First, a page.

Crime Writing by Association? By Debbie Bennett

I grew up writing fantasy. I say that literally – I wrote my first novel aged 15, and by 18 or so, I was well into a fantasy novel. I remember at about age 10 or 11, finding a paperback of Robert Heinlein’s Stranger in a Strange Land on the bookshelf of a family friend; I borrowed it and I was hooked. That and a passage from Aldous Huxley’s Brave New World in English at primary school gave me a love of everything fantasy and science fiction, and in my teenage years I worked my way through all of Heinlein, Wyndham and most of the Robert Hale yellow-covered hardbacks in the library. 

My first short story sale was fantasy. Fairly mainstream fantasy that was ‘normal’ enough for Bella magazine in the early 1990s. Most of my short stories after that ranged from outright horror, through dark fantasy and into science fiction – I have a collection of stories available in Maniac & Other Stories. The lead title story is the one from Bella magazine. It won second prize in their twist in the tale competition and you can read it for free in the 10% sample, although the entire collection isn’t exactly expensive! 

Sometime towards the mid 90s, I had an urge to go deeper and darker. Splatter horror and gore doesn’t do it for me – and by then I was working in law enforcement and I’d done some dark and nasty stuff there. There were stories behind the drugs and I wanted to see where they took me. That first novel was Hamelin’s Child which went on to be long-listed in the Crime Writers’ Association Debut Dagger Award. Five more crime novels and an agent later and I could sell books independently but I couldn’t actually be a member of the CWA since they only accepted traditionally-published authors. 

I’m happy to report that independent writers are now accepted as full members of the CWA. The application is slightly different from traditionally-published authors – one has to prove one’s worth, so to speak, by supplying specific evidence, such as number of ebook or paperback sales (an Amazon screenshot was acceptable), details of editors and cover designers used (I have no idea if these were verified) and a number of other bits of quality-assurance. The only bit I declined to complete was the section where you can add names of current CWA members who can vouch for you. Yes, I do know members and I’m sure some of them would ‘approve’ me, but I wanted my books to stand on their own merit, so I decided if I wasn’t good enough then that would be it. And each application is judged on its own merit. I would hear back in a week or so.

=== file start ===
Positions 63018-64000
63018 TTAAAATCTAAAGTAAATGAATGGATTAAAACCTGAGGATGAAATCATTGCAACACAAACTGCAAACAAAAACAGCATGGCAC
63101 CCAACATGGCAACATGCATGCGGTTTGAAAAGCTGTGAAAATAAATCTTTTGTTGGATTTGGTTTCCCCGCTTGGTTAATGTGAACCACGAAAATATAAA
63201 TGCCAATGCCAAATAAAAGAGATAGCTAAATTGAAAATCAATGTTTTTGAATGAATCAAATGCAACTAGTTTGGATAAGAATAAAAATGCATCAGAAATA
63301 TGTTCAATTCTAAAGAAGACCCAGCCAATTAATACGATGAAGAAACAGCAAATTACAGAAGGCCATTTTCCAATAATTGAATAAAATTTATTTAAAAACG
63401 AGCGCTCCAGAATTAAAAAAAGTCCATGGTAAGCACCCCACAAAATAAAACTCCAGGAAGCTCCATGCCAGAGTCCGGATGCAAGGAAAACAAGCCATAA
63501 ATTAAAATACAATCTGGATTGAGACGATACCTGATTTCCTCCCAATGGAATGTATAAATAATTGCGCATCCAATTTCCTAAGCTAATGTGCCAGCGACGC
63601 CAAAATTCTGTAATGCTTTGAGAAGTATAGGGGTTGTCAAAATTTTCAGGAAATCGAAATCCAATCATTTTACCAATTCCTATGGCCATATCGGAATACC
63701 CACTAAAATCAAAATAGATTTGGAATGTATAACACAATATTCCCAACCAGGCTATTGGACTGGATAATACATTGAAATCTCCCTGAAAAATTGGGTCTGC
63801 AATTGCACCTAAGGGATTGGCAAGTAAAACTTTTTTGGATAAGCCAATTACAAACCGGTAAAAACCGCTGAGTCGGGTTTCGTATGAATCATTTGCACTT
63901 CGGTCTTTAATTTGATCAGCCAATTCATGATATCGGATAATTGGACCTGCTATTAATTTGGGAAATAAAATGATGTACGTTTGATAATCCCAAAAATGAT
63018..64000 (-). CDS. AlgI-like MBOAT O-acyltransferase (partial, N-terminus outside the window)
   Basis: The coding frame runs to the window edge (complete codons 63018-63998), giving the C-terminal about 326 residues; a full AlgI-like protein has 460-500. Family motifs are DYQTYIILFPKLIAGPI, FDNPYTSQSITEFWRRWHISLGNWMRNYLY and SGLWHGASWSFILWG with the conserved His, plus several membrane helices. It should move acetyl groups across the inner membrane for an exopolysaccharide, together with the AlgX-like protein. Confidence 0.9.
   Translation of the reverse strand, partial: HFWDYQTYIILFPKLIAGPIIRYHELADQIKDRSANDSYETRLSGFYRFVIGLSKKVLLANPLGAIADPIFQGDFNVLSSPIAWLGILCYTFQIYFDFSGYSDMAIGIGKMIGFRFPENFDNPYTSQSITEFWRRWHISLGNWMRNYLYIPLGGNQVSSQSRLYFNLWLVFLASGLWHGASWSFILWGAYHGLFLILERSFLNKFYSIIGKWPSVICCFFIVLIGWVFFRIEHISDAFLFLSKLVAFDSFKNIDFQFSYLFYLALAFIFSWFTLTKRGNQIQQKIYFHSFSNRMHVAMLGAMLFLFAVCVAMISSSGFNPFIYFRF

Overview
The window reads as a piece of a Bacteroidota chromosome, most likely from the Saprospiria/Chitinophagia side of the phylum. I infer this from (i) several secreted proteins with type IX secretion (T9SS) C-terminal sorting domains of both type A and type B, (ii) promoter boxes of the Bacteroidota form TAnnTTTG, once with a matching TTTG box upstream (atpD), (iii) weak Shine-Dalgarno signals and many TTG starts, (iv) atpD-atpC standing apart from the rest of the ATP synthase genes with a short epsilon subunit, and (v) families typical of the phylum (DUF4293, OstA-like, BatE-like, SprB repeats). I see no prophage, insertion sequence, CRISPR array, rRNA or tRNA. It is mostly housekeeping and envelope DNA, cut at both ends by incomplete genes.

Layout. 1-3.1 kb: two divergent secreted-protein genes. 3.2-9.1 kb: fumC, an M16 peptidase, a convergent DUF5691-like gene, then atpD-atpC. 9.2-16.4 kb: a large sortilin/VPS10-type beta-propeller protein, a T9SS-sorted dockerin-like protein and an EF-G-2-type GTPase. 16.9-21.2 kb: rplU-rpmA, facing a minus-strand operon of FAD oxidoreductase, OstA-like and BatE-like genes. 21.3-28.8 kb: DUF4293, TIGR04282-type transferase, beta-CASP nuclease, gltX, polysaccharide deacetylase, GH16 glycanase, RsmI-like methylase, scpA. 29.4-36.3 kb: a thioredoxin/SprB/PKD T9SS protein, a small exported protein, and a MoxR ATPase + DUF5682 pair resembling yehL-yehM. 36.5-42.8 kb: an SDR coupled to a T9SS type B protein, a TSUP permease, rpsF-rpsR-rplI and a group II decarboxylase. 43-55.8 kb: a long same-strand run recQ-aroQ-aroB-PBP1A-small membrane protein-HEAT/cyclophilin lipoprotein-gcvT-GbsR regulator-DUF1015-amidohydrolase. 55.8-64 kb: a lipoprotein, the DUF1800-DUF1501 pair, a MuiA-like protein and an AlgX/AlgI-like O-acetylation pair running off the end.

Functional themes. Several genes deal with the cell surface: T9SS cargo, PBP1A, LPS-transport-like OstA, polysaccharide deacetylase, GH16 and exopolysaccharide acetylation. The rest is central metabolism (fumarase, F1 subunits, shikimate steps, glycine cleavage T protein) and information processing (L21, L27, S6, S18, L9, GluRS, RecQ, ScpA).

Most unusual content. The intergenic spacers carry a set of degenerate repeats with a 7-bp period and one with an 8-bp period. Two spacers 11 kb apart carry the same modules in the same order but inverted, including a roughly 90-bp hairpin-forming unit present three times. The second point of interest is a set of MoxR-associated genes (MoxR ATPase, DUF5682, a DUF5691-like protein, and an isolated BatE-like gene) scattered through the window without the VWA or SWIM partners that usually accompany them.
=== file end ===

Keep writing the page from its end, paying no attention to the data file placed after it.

And I got in. You can now find me here. It took a while to write the profile and link all my books. I'm quite surprised looking at it. For somebody who continues to struggle with imposter syndrome, it's actually rather affirming to be 'accepted' on merit.

Where do we go from here? Not sure yet. I've had rather a long writing sabbatical for a variety of reasons but I'm slowly getting back into the saddle ...


Peter Leyland said…
That's an interesting blog Debbie. I have Brave New World and once had Stranger in a Strange Land. I also have a yellow-backed novel - Pavane, by Keith Roberts. I know how important CWA awards are, having continually come across them in my teaching of crime novels. I should have included a chapter about them in 'The Detective in Fiction'!!

Well done for getting in to the CWA and I hope the sabbatical will enable you to get going on the writing again. I'm now going to have a look at where you directed us to.
I liked the mention of Stranger in a Strange Land - my husband was a big sci-fi and fantasy reader, and he got me started on that and books by Philip Dick and Kurt Vonnegut soon after we first met. I think I still have the paperbacks somewhere.
Great news about the CWA! Well done.

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